A model for modern 'Ring' operas is unfolding in Brussels

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A model for modern 'Ring' operas is unfolding in Brussels
Ingela Brimberg, left, as Brünnhilde and Gabor Bretz as Wotan in the minimalist final scene of “Die Walküre” at La Monnaie. Romeo Castellucci’s production of Wagner’s “Ring” at La Monnaie embodies ideas that the Metropolitan Opera should take note of for its own staging. (Monika Rittershaus via The New York Times)

by Joshua Barone

BRUSSELS.- Before Act II of Romeo Castellucci’s new staging of Richard Wagner’s “Die Walküre” at La Monnaie in Brussels, a note projected onto the curtain reads: “This production respects animals and takes care of their well-being as a priority.”

At a recent performance, the message seemed like a follow-up to the first act, a way to explain the presence of a wolflike dog that stalked Siegmund and Sieglinde like an angel of death. But then the animals kept coming: at least 15 birds, then a horse for each of the nine Valkyries at the start of Act III.

The use of animals is impressive on its own. Their entrances, though, are coups de théâtre on top of the already impressive stage magic in this high-risk, high-payoff “Walküre” — the latest installment in Castellucci’s “Ring” cycle at La Monnaie. (“Das Rheingold,” which I watched on video, opened last fall; “Siegfried” premieres in September, followed by “Götterdämmerung” in January.)

As the Metropolitan Opera in New York shops around for its own “Ring” production later this decade (basically next week in the industry’s long planning cycles), its leaders might take notes from La Monnaie. Castellucci’s staging is a reminder that spectacle can have substance, that a “Ring” can be both abstract and theatrical, and, above all, that an audience can handle intelligence — beliefs that the Met lost sight of with its most recent “Ring.”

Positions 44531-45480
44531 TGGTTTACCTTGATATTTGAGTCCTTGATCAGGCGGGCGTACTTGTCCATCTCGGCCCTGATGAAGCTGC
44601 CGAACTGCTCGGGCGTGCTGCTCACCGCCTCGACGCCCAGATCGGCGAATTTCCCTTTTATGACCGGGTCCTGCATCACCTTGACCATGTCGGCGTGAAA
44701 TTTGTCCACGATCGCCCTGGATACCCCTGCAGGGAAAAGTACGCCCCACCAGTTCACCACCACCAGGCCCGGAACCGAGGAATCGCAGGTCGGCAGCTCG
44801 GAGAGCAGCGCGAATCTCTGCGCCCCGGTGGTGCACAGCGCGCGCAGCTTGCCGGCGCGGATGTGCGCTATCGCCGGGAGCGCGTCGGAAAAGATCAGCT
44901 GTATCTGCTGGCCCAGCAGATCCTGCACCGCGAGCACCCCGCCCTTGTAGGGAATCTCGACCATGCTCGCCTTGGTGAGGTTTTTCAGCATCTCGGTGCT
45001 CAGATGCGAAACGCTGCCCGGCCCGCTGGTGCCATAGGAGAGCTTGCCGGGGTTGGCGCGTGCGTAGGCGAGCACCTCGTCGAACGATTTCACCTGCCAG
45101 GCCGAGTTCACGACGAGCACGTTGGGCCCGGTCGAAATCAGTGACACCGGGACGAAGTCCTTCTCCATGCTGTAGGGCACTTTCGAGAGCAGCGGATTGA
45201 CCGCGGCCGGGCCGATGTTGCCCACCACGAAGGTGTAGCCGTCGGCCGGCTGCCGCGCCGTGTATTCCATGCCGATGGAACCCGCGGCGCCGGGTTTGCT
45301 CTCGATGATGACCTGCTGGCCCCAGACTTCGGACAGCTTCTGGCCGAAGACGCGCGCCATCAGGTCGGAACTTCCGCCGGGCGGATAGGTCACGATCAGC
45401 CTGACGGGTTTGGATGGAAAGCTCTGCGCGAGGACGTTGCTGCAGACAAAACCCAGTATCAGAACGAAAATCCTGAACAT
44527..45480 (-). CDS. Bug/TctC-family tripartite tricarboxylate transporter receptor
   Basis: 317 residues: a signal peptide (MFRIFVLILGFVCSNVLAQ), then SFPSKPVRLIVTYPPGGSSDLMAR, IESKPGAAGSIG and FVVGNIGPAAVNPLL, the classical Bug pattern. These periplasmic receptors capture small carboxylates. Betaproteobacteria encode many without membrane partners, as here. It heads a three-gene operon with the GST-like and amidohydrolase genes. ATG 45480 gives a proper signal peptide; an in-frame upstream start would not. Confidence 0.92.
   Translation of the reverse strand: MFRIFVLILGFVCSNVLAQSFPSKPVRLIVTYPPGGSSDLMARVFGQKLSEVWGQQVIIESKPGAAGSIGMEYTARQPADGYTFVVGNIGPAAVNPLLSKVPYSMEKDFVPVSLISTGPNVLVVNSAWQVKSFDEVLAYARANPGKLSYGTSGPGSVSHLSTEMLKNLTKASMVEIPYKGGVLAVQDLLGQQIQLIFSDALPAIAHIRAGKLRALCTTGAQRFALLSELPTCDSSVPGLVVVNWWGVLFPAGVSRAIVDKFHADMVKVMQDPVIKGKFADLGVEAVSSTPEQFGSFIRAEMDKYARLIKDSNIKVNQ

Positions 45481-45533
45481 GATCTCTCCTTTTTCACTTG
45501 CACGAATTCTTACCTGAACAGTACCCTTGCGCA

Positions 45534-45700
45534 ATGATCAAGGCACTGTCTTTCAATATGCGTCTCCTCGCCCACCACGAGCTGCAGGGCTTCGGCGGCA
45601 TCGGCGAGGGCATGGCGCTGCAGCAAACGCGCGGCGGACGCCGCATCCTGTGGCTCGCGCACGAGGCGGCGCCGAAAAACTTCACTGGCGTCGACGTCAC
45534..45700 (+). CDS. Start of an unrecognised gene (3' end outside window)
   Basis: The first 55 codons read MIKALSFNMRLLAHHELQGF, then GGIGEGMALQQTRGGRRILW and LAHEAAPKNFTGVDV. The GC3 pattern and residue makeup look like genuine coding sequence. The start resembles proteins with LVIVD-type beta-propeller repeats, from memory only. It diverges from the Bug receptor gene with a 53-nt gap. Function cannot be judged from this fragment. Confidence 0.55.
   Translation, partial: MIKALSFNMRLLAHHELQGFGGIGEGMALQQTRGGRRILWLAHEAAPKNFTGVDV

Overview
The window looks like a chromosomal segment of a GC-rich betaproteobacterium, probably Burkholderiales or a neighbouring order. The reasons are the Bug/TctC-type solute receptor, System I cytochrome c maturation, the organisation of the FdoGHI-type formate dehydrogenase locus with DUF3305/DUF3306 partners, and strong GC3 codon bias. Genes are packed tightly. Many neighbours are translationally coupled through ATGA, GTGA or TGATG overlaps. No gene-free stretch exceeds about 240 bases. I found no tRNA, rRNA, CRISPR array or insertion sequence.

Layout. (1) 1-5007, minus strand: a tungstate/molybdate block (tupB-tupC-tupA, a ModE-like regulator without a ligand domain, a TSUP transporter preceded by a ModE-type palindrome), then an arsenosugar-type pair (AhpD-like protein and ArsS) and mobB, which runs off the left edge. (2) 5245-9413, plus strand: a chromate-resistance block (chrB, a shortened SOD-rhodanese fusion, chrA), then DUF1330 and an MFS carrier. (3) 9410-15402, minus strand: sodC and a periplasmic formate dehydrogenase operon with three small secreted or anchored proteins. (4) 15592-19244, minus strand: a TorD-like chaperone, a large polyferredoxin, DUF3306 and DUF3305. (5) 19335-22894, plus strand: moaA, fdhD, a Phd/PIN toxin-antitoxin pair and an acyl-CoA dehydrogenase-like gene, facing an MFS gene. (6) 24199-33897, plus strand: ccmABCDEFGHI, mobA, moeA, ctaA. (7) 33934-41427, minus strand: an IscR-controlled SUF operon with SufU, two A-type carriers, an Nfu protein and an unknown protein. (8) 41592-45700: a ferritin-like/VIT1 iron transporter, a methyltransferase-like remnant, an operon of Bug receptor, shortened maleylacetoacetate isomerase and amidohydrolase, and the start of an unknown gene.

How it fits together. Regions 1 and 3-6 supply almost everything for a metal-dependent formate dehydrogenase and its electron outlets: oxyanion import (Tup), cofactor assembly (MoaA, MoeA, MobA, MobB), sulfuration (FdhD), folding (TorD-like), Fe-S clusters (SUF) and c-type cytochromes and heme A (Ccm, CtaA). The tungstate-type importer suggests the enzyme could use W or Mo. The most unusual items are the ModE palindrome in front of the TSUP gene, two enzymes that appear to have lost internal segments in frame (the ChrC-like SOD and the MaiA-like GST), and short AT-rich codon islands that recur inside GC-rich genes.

Castellucci is an auteurist director who makes the extraordinary seem natural, who conjures surprises that baffle and amaze, sometimes self-indulgently but often brilliantly. Driven more by imagery than plot, he has been best suited to staging oratorios or concert works like Wolfgang Amadeus Mozart’s Requiem and Gustav Mahler’s Second Symphony. When it was announced that he would direct his first “Ring” in Brussels, there were scattered groans among opera fans who wondered whether his non-narrative style could sustain 15 hours of music.

His “Ring” does go against the grain. He isn’t staging the four operas with a single concept, as Valentin Schwarz did with his acerbically human drama at the Bayreuth Festival; each installment will stand on its own. And Castellucci isn’t aiming for blunt relevance. It has long become fashionable to dress up the “Ring” as an eco-fable, or in contemporary costumes. Patrice Chéreau’s centennial production at Bayreuth in 1976, perhaps the most famous staging, is a Marxist allegory of modernity. Castellucci, though, returns to the abstract approach of Wagner’s grandson, Wieland Wagner, that dominated Bayreuth after World War II.

He trusts the libretto to tell the story, and he trusts it to be timely on its own. After all, the “Ring” has always been relevant; that is the nature of mythic storytelling. And he isn’t misguided in having the operas stand alone. They are distinct — “Siegfried,” for example, an interjection of opera buffa, and “Das Rheingold” a seamless, proto-cinematic vision for the art form’s future. In the first two installments, Castellucci has presented an extended, visual essay on the essence of each work, his staging behaving like Wagner’s score in constantly commenting on and illuminating the action. The results have novelistic sweep and ambiguity, and are both persuasive and breathtakingly theatrical.